Queen Elizabeth Just Fulfilled Her Most Important Constitutional Role — and Why 'Kissing of Hands' Is Part of It
The Queen asked Boris Johnson to form a U.K. government on Friday — her 14th Prime Minister since she assumed the throne
Queen Elizabeth fulfilled her most important constitutional role on Friday: appointing a new Prime Minister.
Conservative party leader Boris Johnson traveled to Buckingham Palace just before 11 a.m. for a private audience with the Queen, having secured an 80-seat majority in Thursday's British general election — his party's largest since 1987.
Johnson is the 14th British Prime Minister to have made the short journey across London, following in the footsteps of Tony Blair, Margaret Thatcher and the Queen's first Prime Minister, Sir Winston Churchill.
While the Conservative leader claimed the most seats in the election, the British constitution makes it clear that nobody gets the top job in the U.K. until they've traveled to Buckingham Palace.
The election winner is then taken for a private audience with the monarch — in this case, the Queen, 93 — where they're asked if they're able to form a government.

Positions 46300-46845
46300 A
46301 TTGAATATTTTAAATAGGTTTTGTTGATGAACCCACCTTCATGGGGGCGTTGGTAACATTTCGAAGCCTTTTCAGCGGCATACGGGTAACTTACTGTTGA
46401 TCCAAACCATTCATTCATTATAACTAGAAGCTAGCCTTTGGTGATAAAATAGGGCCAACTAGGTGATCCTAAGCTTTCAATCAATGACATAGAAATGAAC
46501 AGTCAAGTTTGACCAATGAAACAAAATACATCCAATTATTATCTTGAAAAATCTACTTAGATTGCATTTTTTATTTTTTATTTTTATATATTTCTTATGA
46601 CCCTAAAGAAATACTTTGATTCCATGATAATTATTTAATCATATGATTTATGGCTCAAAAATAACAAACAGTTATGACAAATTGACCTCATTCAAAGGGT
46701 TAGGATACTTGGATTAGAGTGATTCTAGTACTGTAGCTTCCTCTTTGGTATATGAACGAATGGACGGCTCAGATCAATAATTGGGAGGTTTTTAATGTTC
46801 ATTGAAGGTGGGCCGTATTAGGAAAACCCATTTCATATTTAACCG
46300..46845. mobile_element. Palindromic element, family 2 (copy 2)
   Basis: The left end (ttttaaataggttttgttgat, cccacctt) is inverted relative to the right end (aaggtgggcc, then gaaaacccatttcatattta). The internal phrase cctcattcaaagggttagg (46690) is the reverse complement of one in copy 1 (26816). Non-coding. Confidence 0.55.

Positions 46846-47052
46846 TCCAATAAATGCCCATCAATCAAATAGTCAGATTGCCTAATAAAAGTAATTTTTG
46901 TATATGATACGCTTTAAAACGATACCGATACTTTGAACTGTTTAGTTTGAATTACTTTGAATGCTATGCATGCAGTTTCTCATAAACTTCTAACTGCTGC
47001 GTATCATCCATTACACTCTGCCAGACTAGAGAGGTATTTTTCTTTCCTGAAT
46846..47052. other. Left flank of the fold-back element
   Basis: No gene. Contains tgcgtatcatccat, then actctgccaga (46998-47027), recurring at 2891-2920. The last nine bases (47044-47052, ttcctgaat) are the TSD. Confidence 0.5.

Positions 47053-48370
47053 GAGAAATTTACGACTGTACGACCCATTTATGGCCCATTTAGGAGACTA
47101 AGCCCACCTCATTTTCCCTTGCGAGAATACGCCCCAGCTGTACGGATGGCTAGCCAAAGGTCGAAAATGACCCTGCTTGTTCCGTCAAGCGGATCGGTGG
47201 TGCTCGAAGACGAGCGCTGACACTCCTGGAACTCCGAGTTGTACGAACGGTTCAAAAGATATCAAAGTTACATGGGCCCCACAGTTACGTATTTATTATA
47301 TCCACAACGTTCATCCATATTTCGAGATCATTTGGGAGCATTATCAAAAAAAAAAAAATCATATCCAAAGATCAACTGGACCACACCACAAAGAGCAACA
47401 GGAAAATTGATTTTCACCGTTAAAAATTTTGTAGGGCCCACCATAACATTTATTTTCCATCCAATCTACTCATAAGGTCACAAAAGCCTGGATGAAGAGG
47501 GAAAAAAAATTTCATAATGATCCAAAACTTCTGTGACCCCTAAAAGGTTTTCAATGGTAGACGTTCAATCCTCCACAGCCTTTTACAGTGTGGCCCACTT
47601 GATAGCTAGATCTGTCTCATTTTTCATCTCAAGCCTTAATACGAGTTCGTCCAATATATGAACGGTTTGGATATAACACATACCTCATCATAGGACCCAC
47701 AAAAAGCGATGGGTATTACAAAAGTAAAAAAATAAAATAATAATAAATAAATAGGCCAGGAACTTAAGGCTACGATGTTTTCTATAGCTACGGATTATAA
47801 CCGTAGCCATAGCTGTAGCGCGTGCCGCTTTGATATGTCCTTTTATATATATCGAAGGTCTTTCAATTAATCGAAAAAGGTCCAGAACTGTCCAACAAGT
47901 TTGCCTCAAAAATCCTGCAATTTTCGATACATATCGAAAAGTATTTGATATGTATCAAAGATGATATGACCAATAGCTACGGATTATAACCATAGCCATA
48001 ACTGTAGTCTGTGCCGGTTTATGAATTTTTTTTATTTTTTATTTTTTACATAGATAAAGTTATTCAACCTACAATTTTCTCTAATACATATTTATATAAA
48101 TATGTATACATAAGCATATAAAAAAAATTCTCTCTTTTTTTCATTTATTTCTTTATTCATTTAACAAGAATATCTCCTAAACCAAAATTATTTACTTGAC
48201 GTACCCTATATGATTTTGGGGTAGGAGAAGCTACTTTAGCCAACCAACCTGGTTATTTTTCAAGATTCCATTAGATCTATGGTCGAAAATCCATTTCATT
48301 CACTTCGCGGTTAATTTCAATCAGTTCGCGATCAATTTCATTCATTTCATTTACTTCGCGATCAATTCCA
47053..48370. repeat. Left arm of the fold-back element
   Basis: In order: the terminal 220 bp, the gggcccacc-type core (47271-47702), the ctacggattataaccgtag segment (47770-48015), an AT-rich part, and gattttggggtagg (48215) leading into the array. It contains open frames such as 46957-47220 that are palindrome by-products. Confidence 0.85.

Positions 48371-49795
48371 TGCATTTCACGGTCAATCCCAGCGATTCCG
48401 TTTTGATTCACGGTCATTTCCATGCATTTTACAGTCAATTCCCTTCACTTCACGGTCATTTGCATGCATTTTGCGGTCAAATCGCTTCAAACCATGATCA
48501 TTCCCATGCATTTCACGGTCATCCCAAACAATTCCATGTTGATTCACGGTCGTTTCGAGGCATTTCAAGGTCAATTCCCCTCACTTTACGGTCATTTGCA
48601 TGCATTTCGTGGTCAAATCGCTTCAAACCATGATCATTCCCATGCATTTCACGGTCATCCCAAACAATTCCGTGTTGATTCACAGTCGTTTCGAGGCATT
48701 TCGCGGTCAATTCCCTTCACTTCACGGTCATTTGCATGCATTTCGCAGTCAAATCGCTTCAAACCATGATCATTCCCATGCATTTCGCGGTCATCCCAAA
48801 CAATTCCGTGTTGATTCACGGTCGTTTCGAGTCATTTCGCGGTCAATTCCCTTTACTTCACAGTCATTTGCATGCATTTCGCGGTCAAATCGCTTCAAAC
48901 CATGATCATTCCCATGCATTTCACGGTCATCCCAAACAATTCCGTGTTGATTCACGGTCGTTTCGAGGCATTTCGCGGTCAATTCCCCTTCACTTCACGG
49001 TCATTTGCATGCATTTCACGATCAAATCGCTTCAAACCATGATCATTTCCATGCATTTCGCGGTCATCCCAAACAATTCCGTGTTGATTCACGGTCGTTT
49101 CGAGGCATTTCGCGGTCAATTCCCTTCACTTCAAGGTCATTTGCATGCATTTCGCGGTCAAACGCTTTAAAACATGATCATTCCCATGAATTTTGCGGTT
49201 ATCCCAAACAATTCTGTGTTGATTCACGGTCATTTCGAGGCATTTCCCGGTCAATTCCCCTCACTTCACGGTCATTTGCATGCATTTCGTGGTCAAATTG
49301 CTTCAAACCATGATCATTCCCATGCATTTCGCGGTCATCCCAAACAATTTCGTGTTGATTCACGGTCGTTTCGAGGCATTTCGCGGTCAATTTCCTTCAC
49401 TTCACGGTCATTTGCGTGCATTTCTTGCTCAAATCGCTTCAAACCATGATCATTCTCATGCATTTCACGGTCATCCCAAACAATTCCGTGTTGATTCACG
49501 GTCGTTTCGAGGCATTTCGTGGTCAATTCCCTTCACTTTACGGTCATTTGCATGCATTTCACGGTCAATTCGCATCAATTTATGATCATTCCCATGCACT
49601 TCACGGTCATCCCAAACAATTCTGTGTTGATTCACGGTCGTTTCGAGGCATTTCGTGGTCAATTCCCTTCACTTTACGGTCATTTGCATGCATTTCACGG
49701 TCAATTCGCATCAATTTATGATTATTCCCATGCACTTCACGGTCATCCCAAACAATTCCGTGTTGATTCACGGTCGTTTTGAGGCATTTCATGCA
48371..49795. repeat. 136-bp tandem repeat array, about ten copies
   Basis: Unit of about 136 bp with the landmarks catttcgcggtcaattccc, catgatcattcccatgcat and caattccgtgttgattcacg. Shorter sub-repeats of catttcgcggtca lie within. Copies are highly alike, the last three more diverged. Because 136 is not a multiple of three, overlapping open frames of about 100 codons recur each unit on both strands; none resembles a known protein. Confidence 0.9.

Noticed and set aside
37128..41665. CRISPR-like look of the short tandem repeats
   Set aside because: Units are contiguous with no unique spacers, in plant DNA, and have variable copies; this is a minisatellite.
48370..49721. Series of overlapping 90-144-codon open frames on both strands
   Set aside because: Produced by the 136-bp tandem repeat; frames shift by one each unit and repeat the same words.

Once the politician replies yes, a ceremony known as the “Kissing of Hands” takes place. In previous generations, this would have required the election winner to physically kiss the hands of the monarch to prove their loyalty. Today, however, it is merely a symbolic term to show that the Government's team has officially been appointed as ministers of the crown.
Friday's meeting lasted more than 35 minutes, after which Johnson returned to Downing Street and received a round of applause from his staff. He now faces the uphill task of securing Brexit — Britain's withdrawal from the European Union — by January 31, which he has repeatedly promised will be completed, “no ifs, no buts, no maybes.”
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The new Prime Minister will next meet the Queen at the state opening of Parliament — likely to take place on December 19 — where the monarch will also deliver her annual Queen's Speech to set out the policies of the new administration.
It will be the second State Opening of Parliament in just two months, and Johnson has already inferred that it will be a “slimmed down” version of the historically glittering event.
So, while the Queen normally attends wearing her full state regalia, she may this time opt for a more dressed-down look.
At a little more than three pounds, it is now slightly too heavy for the monarch to carry, and she is instead likely to again wear the smaller — and lighter — George IV State Diadem.
The magnificent Imperial State Crown will be nearby on a velvet pillow, however: as the ultimate symbol of royalty, it expresses the sovereignty of the monarch and must be present.